Emerging Issues From Toronto Focus Groups
To date, three focus groups have been held with seniors from specific
- First Nations
- The concerns of seniors from cultural backgrounds are not being heard by
- There is limited information available to people of diverse cultural
backgrounds in forms they readily understand.
- Seniors need more geared to income public transportation.
- Since English is the mainstream language in Toronto, free ESL classes need
to be offered.
- Opportunities to learn and use languages of one’s culture need to be
encouraged, so as not to repeat the mistake of a long-term policy against use
of native languages which "decimated a proud culture of peace loving,
- The end of government funding for new geared to income housing has resulted
in long waits by people who badly need housing.
- There are some retirement homes and sometimes nursing homes that have staff
who use the language spoken by residents, but, since these are few in number,
usually filled, and often in other areas of the city. Often, the food served
is foreign to the residents.
- Seniors without their own incomes often have to live with families, and
some are treated badly.
Income and Pensions
- Immigrants are encouraged to come to Canada if they are sponsored, but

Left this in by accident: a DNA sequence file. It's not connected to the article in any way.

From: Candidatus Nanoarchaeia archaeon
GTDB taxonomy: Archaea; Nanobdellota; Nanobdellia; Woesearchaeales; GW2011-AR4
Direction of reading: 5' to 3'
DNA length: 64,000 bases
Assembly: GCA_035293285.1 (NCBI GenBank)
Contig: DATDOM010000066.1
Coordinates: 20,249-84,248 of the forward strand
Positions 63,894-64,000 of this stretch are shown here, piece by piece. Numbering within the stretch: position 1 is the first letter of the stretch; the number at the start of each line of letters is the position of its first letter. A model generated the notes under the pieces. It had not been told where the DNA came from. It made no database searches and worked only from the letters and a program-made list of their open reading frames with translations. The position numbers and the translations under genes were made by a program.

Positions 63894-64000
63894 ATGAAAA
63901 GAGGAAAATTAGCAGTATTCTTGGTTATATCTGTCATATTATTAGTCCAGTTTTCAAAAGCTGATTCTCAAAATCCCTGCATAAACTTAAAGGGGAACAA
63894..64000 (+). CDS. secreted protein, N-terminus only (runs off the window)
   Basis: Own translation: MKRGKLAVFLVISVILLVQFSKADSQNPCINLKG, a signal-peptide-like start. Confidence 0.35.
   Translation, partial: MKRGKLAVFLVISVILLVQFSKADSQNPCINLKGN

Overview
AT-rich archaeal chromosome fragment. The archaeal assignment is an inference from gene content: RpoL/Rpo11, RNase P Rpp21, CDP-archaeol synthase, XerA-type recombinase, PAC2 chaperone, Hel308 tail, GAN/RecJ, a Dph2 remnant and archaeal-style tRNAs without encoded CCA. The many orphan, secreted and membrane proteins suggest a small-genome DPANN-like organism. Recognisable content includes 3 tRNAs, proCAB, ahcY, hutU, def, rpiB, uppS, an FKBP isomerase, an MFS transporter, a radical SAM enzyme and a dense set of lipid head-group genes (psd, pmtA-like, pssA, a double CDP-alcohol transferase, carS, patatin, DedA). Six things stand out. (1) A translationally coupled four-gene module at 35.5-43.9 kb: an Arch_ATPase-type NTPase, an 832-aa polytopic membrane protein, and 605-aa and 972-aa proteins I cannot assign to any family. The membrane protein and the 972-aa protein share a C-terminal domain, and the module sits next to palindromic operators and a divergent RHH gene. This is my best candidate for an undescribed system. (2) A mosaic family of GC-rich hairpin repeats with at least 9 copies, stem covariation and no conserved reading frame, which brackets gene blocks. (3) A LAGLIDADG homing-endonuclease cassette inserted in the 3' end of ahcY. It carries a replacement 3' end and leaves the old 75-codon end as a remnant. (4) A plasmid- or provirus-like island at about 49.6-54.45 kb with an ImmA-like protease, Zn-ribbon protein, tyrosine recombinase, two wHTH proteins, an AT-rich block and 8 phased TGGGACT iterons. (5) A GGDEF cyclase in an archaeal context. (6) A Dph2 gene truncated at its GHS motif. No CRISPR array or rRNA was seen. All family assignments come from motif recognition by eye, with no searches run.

there is often no way for them to support themselves once they are here, and
sponsors (even their children) do not always continue to support them. These
people often live in poor conditions and without hope.
- Immigration policy does not match pension eligibility policy, geared to
income housing policy, health care eligibility policy, welfare policy, and
other areas of policy. Policy in these areas does not appear to be
coordinated, leaving seniors (especially immigrants from other countries) the
Employment and Welfare
- Do not have equal opportunities in employment (last hired, first
- Shelters and services are full or closing due to cutbacks in funding.
- Need an address to receive welfare, but this does not always match the
situations of seniors.
- There are qualified family doctors who speak many of the languages of the
seniors — although this is by no means always the case — but not always
close to where they live.
- Specialists and personnel in emergency departments do not typically
speak any language other than English. Translation is sometimes available, but
the patients often have to wait many hours for a translator. Thus, patients
who do not speak English feel they get poor service, and that there is discrimination.
- Some seniors are distrustful of doctors, and even of western medicine.
- Some family doctors charge a "registration fee" for patients.
This is difficult for seniors on low or no incomes such as recent immigrants
who do not quality for OAS of GIS.
- The special health issues associated with a cultural group (e.g.,
diabetes among First Nations People) require more attention.
FOCUS GROUP DISCUSSIONS